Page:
But what really struck me was the first few moments of the museum tour.  The introductory video begins with a clip of Kennedy's 1962 Yale Commencement Address:

"For the great enemy of truth is very often not the lie--deliberate, contrived and dishonest--but the myth--persistent, persuasive, and unrealistic. Too often we hold fast to the cliches of our forebears. We subject all facts to a prefabricated set of interpretations. We enjoy the comfort of opinion without the discomfort of thought."

Those words seem like a perfect description of the politi-babble that we hear on cable and even what we dare to call "news coverage" today.

And from an American reader in Peru:

Sitting down here in Peru as an expat, but not ex-American thank you, it's been so beyond stressing to see what's happening in US politics. Thanks so much for drawing attention to this speech. I was surprised, almost shocked at the tight fist he was figuratively shaking at the political elites, and the finger-jab as well at the Republican candidates.

The situation is just so sad and maddening. Gates is perhaps one of the few pubic figures with enough stature, political gravitas and sheer years served to pull this off and have an impact. And yes, he's got guts. Here's hoping more such figures will heed their conscience and our rising sense of danger, put fingers to keyboard, voice to mic, face to camera  and continue to clang the warning bell that our democracy is weakening.

Of course part of the argument from the two former Senate staffers is that it would have been even gutsier to name names. And for more on that theme:

I am an admirer of Gates but in this case I'm disappointed by his false equivalence. I know he's a Republican and trying to be even-handed, but he might at least have hinted that the last president he worked for has shown himself all too willing to compromise, and that compromise can't be the sound of one hand clapping.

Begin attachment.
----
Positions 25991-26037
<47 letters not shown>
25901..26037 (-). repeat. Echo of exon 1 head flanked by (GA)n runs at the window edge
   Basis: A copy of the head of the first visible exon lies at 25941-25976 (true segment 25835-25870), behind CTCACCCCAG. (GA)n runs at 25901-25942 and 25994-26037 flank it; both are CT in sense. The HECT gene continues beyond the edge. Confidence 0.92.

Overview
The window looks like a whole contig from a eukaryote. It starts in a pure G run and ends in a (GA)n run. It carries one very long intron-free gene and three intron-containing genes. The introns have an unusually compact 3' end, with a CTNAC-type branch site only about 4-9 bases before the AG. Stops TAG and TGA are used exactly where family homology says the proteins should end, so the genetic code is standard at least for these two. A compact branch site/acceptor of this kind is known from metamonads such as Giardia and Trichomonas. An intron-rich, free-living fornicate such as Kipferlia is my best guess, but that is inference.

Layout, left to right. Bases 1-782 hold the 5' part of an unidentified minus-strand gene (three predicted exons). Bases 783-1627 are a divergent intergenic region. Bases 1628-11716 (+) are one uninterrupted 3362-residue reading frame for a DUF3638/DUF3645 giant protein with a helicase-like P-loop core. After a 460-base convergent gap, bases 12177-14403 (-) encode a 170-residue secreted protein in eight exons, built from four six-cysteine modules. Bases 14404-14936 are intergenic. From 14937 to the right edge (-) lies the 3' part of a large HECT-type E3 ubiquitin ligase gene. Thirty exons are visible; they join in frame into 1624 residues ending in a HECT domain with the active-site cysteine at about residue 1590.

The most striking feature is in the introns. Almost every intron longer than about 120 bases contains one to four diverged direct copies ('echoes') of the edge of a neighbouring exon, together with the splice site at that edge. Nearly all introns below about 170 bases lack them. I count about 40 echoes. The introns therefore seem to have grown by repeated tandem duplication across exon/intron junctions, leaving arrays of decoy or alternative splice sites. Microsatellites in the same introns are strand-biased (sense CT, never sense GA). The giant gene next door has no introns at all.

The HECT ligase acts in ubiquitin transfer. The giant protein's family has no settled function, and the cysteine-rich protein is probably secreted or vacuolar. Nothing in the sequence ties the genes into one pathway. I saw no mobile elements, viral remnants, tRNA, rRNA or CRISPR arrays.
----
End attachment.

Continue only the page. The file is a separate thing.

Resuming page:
And:
Of course Mr. Gates never voiced his fears for the governance of the country while prostituting himself before the legislative branch of government to keep the dollars flowing to the military-industrial complex.  Enjoy your pension, Mr. Gates.

From Brian Beutler of TPM, an update on the latest wrinkles in Congressional dysfunction, and from Theo Anderson in In These Times, a historical analysis (not all that encouraging) of our predicament.

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James Fallows is a national correspondent for The Atlantic and has written for the magazine since the late 1970s. He has reported extensively from outside the United States and once worked as President Carter's chief speechwriter. His latest book is China Airborne. More

James Fallows is based in Washington as a national correspondent for The Atlantic. He has worked for the magazine for nearly 30 years and in that time has also lived in Seattle, Berkeley, Austin, Tokyo, Kuala Lumpur, Shanghai, and Beijing. He was raised in Redlands, California, received his undergraduate degree in American history and literature from Harvard, and received a graduate degree in economics from Oxford as a Rhodes scholar. In addition to working for The Atlantic, he has spent two years as chief White House speechwriter for Jimmy Carter, two years as the editor of US News & World Report, and six months as a program designer at Microsoft. He is an instrument-rated private pilot. He is also now the chair in U.S. media at the U.S. Studies Centre at the University of Sydney, in Australia.